Initially Irvine’s work is reminiscent of early impressionism, with the artist’s use of lively, visible brush strokes and his emphasis on the contrasts of color and texture to create a sense of depth in his paintings. Though he spent a brief amount of time sketching in Brown County with Indiana based “Hoosier” school impressionists Louis O. Griffith and Harry L. Engle, Irvine’s fondness for the east coast especially the New England landscape, ultimately drew him away fro the Midwest. He began taking painting trips to New England in the early 1900s, including spending a portion of one summer painting on Mohegan Island off of the coast of Maine–a favorite spot for many artists. Ultimately, Irvine chose to establish a home in Brooksound, Connecticut near Old Lyme. He began exhibiting alongside Old Lyme artists in 1914 and became an active member of the Lyme Art Association.
In the late 1920s, Irvine continued to travel extensively. It was during this period that he began to experiment with etchings and also created an abstract series of what he called “aquaprints” types of monoprints derived from the ancient Japanese method of making marbleized paper. The production of these works was brief and largely overshadowed by Irvine’s more traditional works. Irvine also began experimenting with a method of prismatic painting, in which he would paint from a subject through the refracted lighting of a prism. Irvine showed twenty-two of these paintings in 1930 at Grand Central Art Galleries in New York. Though the vibrant studies in color and light received harsh reviews from conservative critics, the paintings were generally well received when they were first shown. The prismatic paintings, though not characteristic of traditional impressionism, remain illustrative of a significant moment in the artist’s later career.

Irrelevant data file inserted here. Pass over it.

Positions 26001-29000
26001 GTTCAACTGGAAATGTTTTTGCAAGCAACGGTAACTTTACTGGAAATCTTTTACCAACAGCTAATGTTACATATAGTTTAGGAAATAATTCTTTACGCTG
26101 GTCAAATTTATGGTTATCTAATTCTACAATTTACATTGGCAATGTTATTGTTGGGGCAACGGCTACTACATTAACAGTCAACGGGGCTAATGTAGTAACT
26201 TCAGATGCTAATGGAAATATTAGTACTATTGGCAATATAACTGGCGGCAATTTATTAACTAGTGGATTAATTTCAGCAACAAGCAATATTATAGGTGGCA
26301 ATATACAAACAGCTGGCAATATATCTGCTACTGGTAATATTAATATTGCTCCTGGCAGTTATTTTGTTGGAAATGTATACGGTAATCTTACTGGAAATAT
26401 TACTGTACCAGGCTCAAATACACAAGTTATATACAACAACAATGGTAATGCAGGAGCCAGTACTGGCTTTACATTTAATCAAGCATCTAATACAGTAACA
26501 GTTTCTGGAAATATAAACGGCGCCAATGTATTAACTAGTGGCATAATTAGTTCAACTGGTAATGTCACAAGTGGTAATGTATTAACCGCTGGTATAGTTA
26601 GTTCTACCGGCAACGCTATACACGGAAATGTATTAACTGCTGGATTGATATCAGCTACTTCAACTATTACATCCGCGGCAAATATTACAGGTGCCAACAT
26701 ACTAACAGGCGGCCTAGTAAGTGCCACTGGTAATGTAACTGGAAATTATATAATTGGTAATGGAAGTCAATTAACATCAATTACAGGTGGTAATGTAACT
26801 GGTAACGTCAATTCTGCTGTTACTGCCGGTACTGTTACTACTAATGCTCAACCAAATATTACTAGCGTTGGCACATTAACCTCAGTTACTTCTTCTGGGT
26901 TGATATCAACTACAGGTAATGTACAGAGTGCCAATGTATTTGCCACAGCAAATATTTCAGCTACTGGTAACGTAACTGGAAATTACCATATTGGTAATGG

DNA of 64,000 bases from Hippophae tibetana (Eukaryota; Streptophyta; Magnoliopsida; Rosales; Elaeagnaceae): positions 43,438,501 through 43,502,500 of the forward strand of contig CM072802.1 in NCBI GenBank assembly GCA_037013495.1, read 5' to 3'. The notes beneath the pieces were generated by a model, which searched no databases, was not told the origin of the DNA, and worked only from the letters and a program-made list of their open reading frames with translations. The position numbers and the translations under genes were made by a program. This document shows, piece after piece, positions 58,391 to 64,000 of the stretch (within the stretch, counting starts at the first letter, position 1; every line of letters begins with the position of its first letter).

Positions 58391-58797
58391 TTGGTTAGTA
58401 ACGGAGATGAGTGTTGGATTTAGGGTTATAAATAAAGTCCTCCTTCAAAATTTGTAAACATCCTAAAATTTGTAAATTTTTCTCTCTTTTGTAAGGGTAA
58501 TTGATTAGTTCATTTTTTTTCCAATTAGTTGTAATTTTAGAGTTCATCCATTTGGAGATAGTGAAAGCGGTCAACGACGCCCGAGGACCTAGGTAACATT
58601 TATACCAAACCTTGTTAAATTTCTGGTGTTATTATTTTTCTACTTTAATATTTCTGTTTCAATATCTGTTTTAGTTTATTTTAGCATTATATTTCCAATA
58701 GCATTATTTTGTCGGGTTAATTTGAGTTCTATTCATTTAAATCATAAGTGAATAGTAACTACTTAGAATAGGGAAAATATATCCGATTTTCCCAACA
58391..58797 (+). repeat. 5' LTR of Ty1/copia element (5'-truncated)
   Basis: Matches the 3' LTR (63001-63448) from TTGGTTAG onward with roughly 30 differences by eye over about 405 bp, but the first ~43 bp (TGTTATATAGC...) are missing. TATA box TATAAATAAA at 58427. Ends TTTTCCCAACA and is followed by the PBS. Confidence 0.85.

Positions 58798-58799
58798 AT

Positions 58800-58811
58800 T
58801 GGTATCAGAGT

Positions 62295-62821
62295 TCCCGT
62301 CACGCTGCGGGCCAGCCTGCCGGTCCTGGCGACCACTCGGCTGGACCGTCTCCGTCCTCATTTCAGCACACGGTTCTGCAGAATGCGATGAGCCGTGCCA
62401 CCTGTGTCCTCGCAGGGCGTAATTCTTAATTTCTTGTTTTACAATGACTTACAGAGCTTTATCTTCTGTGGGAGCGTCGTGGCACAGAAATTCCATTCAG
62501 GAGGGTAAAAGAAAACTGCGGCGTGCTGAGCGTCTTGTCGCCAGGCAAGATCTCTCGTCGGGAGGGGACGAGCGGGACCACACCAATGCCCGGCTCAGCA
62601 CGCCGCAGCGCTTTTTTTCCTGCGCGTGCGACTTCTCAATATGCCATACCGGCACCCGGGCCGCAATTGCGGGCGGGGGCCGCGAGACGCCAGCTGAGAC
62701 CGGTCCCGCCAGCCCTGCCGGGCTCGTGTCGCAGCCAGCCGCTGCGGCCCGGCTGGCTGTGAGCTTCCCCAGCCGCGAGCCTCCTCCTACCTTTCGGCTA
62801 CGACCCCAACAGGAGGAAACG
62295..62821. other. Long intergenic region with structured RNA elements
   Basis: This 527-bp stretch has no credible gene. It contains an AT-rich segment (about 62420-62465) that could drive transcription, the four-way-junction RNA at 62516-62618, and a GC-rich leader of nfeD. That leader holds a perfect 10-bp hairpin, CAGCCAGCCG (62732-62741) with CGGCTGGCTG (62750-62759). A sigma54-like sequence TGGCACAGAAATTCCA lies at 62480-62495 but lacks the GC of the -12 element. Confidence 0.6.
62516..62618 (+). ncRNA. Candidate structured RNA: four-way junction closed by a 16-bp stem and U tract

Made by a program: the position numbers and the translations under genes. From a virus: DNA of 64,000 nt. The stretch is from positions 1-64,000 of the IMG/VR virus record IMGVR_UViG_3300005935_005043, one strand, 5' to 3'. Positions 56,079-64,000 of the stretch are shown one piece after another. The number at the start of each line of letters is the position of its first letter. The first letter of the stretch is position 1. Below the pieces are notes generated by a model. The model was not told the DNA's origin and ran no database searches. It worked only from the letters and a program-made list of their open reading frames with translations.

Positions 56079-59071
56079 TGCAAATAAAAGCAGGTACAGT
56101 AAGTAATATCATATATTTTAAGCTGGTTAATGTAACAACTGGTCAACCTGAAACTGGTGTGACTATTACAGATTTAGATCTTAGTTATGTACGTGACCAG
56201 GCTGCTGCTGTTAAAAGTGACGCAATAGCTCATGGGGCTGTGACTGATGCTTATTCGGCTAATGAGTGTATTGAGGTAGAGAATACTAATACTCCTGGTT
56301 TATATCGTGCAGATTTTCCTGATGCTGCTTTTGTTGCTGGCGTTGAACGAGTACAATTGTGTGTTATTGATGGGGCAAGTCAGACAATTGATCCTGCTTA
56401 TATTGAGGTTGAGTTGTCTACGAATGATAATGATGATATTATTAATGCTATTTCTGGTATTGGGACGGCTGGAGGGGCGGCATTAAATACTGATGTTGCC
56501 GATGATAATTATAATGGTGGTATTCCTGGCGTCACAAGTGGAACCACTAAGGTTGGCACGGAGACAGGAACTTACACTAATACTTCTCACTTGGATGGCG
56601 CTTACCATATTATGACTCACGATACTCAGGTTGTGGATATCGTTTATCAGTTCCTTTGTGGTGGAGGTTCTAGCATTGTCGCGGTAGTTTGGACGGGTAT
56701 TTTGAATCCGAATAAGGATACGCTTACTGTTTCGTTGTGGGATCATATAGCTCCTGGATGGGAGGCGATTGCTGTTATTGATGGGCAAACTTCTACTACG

2 Seats Left For The New York City Workshop - Register Now
Two Bonuses have been added to this year's workshop: A Special FREE Bonus Package Of 4 Videos Will Be Handed Out At The End Of The Workshop. Each Video Will Address Different Elements Of Landscape And Plein Air Painting To Help With Further Study Following The Workshop. This Video Package Has A Value Of $200 But Will Be FREE To Participating Students Of This Workshop. Tickets to the Metropolitan are also a bonus for the workshop.
Details are up for the 2015 New York Central Park Workshop. The workshop has been schedule for Sept. 3, 4, 5, 6, 2015. I've added a fourth day to the workshop with the first day being a visit to the Metropolitan Museum of Art where we will study the plein air and studio works of John Singer Sargent, Willard Metcalf, Corot, American and French impressionists. The goal at the museum is to glean some understanding of how these painters simplified, used values and broken color. There's a lot to learn at the Met so it's a great place to start.
On Friday, Saturday and Sunday we will be painting in beautiful Central Park. The subject matter is breathtaking with gardens, lakes, flowers and endless trees and figures. The quality of light is beautiful, whether it's sunny or cloudy. All the details are on the New York Workshops here: New York Central Park Workshop
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Exhibitions & Gallery Shows
Buffalo Bill Art Show and Sale
September 21 - 28, 2015
Buffalo Bill Center of the West
Traveling The West Art Show
October 22 - 24, 2015